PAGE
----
After returning to his cell, Plaintiff claims he experienced drowsiness and shortness of breath. ( Id. at 7). At some point thereafter, Plaintiff's cellmate went to the A-Yard Clinic to inform Defendant Perez that Plaintiff was unable to walk, was complaining of drowsiness, and was extremely sleepy. ( Id. ). Prison guards came to help Plaintiff out of his cell and transport him to the "Trauma Center" which appears to be another medical facility at Calipatria. ( Id. ). At the Trauma Center, Plaintiff was seen by Dr. Estock who is not a Defendant in this suit. ( Id. ). Dr. Estock allegedly informed Plaintiff that her supervisor did not want to send him to an outside hospital. ( Id. ). Although Plaintiff does not provide further factual detail, he was presumably treated at the Trauma Center and later released. As a result of the medication incident, and the alleged failure to treat his subsequent overdose, Plaintiff contends he suffers seizures and chronic anxiety. ( Id. ). Plaintiff reports that he continues to suffer from muscle control and speech issues. ( Id. ).

Plaintiff also alleges there was a conspiracy to deny him adequate medical care and to cover up the medication incident altogether. ( Id. ). Plaintiff claims that after the incident, his medical records were altered to falsely reflect he had a history of seizures when, in fact, he did not experience seizures until after the incident occurred. ( Id. ). Specifically, Plaintiff alleges that Defendant Crow, the Chief Medical Executive at Calipatria, conspired to violate his constitutional rights by allowing his medical records to remain incorrect. (ECF No. 6 at 8). Plaintiff also alleges that Defendant McEwen, the Warden of Calipatria, failed to ensure the prison employees provided adequate medical care to prisoners. ( Id. at 7).

Plaintiff claims to have completed the administrative appeal process challenging his treatment. (ECF No. 6). During this process, Plaintiff alleges that the prison appeals staff also conspired to deny him adequate medical care. ( Id. ). The alleged conspiracy consisted of allowing his medical records to incorrectly reflect he had a history of seizures prior to the medication incident. ( Id. at 3). Specifically, Plaintiff alleges that Defendant Banaga-Bugarin, the Health Care Appeals Coordinator at Calipatria, "acted to protect the ongoing conspiracy." ( Id. ). Plaintiff also alleges that Defendant Zamora, the Chief of California Prison Health Care Services for healthcare appeals, participated in the conspiracy when she too allowed his medical records to remain incorrect and failed to find actionable misconduct by other defendants. ( Id. at 8).


A motion to dismiss pursuant to Fed.R.Civ.P. 12(b)(6) tests the sufficiency of the complaint. Navarro v. Block, 250 F.3d 729, 732 ((9th Cir. 2001). Fed.R.Civ.P. 8(a) requires only "a short and plain statement of the claim showing that the pleader is entitled to relief." Specific facts are not necessary; the statement need only "give the defendant fair notice of what the... claim is and the grounds upon which it rests." Bell Atlantic Corp. v. Twombly, 550 U.S. 544, 555, 127 S.Ct. 1955 (2007) (quoting Conley v. Gibson, 355 U.S. 41, 47, 78 S.Ct. 99 (1957). However, the Supreme Court has explained that the plain statement' must possess enough heft to show that the pleader is entitled to relief. Twombly, 550 U.S. at 557 (2007). Thus, while specific detail is not required, every complaint must, at a minimum, plead "enough facts to state a claim to relief that is plausible on its face." Id. at 570. "A claim has facial plausibility when the plaintiff pleads factual content that allows the court to draw the reasonable inference that the defendant is liable for the misconduct alleged." Ashcroft v. Iqbal, 556 U.S. 662, 678 (2009) (citing Twombly, 500 U.S. at 556).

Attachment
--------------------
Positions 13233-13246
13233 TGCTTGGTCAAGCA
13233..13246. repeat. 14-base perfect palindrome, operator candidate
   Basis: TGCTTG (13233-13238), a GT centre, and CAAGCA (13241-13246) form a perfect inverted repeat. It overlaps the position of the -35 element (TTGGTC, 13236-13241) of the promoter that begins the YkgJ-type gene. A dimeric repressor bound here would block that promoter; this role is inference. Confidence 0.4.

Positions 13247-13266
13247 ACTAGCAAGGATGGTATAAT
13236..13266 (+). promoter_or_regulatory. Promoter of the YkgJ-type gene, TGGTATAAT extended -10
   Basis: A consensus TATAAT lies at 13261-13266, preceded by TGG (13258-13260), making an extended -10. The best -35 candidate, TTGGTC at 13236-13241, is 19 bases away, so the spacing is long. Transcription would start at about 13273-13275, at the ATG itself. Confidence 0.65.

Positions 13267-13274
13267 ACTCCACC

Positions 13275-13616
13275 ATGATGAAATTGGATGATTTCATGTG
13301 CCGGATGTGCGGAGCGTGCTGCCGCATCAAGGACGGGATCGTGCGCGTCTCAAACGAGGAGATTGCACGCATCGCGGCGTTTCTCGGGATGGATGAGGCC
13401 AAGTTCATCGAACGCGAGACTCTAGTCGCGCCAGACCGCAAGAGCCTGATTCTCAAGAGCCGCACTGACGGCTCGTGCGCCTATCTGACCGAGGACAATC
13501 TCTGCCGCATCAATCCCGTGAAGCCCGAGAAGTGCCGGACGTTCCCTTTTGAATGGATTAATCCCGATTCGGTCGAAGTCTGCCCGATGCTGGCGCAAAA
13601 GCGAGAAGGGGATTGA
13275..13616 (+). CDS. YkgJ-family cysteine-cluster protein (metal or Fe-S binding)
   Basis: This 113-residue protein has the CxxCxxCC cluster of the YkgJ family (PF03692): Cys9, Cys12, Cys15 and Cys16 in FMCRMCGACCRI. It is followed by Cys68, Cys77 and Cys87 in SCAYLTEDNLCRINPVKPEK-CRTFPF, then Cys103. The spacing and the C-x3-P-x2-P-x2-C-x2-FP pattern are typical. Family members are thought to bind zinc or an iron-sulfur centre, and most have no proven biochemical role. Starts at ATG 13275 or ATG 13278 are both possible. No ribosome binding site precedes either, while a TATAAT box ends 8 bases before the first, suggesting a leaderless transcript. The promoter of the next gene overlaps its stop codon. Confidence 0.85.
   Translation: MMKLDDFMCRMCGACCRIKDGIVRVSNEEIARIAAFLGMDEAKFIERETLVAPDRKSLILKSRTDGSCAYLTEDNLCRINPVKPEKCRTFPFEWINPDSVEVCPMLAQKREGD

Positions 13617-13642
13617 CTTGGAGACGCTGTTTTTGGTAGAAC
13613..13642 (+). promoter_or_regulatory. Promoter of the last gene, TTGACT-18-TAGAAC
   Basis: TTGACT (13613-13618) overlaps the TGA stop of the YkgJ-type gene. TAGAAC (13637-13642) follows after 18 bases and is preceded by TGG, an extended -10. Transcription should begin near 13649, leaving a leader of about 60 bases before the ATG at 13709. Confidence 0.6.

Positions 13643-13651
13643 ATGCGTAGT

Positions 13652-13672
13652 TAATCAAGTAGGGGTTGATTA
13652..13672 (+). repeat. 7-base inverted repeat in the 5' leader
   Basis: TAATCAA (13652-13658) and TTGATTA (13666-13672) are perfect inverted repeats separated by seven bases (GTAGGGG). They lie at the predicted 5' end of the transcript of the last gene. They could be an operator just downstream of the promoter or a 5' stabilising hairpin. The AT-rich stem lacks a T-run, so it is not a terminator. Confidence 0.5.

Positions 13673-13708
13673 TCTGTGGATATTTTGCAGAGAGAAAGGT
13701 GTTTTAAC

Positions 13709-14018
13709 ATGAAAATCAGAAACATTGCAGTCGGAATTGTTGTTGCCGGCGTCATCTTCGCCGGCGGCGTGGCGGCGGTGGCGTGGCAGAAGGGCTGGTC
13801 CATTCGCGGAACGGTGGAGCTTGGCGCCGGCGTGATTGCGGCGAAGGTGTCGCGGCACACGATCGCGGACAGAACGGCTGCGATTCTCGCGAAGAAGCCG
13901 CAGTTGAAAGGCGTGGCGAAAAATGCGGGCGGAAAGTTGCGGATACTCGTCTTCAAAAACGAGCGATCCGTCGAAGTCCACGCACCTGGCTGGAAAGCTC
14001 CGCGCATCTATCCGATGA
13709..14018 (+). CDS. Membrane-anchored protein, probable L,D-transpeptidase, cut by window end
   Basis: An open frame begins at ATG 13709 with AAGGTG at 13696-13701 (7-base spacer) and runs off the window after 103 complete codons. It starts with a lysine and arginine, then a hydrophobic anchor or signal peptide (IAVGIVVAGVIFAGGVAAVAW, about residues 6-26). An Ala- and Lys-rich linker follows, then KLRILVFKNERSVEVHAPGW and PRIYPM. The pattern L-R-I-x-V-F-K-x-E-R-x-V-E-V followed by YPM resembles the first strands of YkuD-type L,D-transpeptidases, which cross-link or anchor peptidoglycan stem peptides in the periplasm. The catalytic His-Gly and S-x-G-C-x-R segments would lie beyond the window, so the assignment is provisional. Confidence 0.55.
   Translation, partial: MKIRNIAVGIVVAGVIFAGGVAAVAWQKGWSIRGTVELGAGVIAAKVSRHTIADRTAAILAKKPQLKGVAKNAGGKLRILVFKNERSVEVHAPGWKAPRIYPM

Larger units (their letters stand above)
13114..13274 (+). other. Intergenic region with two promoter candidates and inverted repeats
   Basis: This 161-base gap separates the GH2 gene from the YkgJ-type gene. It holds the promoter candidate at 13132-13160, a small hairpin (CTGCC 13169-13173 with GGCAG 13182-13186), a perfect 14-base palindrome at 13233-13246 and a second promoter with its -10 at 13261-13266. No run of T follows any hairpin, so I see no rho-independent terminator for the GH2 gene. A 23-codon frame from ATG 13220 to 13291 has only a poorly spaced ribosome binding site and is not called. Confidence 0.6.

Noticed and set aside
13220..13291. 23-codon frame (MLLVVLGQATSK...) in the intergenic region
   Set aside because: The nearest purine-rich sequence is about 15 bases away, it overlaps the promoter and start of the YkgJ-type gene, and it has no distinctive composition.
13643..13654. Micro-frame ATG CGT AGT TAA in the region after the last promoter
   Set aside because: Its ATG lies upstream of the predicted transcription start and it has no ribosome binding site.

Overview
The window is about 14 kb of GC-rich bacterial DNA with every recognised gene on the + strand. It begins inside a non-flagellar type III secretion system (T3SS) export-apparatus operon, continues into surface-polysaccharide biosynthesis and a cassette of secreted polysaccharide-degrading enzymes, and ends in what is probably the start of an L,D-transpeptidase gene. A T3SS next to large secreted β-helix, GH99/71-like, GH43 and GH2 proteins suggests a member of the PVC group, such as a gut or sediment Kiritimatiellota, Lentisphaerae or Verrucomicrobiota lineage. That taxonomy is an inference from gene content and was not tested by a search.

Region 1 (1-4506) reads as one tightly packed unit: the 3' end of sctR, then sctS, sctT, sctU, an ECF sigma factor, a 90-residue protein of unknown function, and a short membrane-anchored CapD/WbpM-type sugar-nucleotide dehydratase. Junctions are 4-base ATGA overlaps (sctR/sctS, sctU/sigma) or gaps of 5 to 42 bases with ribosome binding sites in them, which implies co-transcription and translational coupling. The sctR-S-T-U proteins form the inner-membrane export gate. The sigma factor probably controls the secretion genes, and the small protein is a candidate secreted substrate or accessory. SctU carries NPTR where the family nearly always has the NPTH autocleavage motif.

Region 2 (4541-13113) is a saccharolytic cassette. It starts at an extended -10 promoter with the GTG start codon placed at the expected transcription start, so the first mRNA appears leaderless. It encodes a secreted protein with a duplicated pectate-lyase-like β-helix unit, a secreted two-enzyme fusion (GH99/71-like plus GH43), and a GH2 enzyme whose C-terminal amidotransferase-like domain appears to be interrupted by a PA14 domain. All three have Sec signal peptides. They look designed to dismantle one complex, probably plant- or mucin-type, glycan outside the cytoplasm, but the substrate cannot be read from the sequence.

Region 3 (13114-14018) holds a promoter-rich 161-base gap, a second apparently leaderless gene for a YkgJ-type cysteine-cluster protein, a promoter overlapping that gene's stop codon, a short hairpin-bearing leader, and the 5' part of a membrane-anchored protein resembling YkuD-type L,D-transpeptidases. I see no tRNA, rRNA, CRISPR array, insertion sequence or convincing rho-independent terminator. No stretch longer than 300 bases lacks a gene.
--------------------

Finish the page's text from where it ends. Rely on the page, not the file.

The court must assume the truth of the facts which are presented and construe all inferences from them in the light most favorable to the non-moving party. Thompson v. Davis, 295 F.3d 890, 895 (9th Cir. 2002). A pro se party's pleadings should be construed liberally. Id. However, the court is not required to "accept as true allegations that are merely conclusory, unwarranted deductions of fact, or unreasonable inferences." Sprewell v. Golden State Warriors, 266 F.3d 979, 988 (9th Cir. 2001) (internal citation omitted). The court may not "supply essential elements of the claim that were not initially pled." Ivey v. Bd. of Regents of the University of Alaska, 673 F.2d 266, 268 (9th Cir. 1982).


Plaintiff's complaint alleges a civil rights violation pursuant to 42 U.S.C. § 1983. (ECF No. 6). Section 1983 imposes two essential proof requirements upon a claimant: (1) that a person acting under color of state law committed the conduct at issue, and (2) that the conduct deprived the claimant of some right, privilege, or immunity protected by the Constitution or ...